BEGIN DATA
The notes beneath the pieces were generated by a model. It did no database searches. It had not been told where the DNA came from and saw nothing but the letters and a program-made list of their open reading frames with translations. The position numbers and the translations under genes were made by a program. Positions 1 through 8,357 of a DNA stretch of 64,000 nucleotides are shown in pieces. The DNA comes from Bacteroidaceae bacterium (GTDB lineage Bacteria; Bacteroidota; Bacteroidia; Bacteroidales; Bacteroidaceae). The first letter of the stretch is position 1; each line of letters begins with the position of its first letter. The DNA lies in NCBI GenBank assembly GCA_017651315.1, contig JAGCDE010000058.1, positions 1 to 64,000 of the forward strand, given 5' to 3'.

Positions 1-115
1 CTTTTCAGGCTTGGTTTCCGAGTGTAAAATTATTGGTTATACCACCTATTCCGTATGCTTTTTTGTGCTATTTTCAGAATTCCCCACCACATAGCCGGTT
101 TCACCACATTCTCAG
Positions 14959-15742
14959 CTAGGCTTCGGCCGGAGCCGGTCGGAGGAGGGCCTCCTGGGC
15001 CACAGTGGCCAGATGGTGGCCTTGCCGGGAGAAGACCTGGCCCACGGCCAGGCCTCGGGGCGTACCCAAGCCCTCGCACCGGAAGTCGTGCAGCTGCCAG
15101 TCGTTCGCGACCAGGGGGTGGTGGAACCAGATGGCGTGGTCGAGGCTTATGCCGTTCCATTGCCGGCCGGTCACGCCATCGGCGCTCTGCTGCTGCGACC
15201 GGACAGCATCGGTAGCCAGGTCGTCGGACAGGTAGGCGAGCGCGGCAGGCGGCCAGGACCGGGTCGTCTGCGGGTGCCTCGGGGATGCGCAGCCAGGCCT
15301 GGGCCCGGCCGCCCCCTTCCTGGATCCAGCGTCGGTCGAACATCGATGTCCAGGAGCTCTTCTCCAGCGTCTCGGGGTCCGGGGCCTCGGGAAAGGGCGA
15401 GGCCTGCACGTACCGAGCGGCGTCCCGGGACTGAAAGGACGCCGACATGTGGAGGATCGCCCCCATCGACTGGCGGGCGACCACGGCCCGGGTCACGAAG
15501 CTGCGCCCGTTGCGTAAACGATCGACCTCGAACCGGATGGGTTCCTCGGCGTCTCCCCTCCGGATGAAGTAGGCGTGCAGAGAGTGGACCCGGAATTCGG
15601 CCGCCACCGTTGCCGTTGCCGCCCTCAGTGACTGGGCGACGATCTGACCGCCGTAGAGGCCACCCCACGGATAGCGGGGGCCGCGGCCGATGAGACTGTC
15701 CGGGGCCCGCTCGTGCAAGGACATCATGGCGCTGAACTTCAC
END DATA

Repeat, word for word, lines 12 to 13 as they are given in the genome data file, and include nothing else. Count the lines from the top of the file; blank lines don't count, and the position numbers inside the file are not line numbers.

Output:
15501 CTGCGCCCGTTGCGTAAACGATCGACCTCGAACCGGATGGGTTCCTCGGCGTCTCCCCTCCGGATGAAGTAGGCGTGCAGAGAGTGGACCCGGAATTCGG
15601 CCGCCACCGTTGCCGTTGCCGCCCTCAGTGACTGGGCGACGATCTGACCGCCGTAGAGGCCACCCCACGGATAGCGGGGGCCGCGGCCGATGAGACTGTC